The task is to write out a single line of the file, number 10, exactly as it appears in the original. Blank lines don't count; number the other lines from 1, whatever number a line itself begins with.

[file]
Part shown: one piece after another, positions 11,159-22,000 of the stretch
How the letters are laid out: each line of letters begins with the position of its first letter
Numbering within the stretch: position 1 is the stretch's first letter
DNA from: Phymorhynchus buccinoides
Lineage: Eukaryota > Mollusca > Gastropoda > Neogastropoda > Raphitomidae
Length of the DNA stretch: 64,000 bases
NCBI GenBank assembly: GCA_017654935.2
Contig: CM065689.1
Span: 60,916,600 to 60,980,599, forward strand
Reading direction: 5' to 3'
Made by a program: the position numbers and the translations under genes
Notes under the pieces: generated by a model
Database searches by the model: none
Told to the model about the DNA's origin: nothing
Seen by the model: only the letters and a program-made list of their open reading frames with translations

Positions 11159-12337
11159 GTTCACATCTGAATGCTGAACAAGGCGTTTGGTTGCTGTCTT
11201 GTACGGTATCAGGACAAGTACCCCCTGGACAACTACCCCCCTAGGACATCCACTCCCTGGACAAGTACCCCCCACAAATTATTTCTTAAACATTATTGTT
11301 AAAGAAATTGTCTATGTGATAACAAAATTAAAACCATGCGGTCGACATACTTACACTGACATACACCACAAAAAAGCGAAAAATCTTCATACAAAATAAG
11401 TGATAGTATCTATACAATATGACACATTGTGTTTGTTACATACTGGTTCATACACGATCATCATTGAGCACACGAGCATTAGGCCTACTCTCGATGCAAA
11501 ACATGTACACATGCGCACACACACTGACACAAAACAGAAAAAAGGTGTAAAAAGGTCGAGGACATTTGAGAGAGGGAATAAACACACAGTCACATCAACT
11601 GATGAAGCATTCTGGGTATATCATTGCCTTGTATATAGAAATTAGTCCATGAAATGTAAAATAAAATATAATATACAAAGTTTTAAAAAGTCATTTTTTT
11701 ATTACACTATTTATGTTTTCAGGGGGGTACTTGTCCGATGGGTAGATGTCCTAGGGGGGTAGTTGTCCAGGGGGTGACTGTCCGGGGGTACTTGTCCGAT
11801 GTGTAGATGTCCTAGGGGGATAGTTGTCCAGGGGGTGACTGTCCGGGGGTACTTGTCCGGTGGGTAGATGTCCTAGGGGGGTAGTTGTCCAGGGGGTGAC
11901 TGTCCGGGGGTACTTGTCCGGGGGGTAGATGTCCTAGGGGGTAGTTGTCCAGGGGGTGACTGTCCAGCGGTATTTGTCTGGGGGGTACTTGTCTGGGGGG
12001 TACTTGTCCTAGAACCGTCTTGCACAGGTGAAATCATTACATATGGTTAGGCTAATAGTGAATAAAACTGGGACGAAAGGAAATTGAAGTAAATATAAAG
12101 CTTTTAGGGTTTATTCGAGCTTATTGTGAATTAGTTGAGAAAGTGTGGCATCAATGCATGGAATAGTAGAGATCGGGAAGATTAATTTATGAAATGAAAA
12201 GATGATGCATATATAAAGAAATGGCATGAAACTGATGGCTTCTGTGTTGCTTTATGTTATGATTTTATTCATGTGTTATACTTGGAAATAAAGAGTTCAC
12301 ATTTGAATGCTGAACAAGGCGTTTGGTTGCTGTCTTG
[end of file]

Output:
Reading direction: 5' to 3'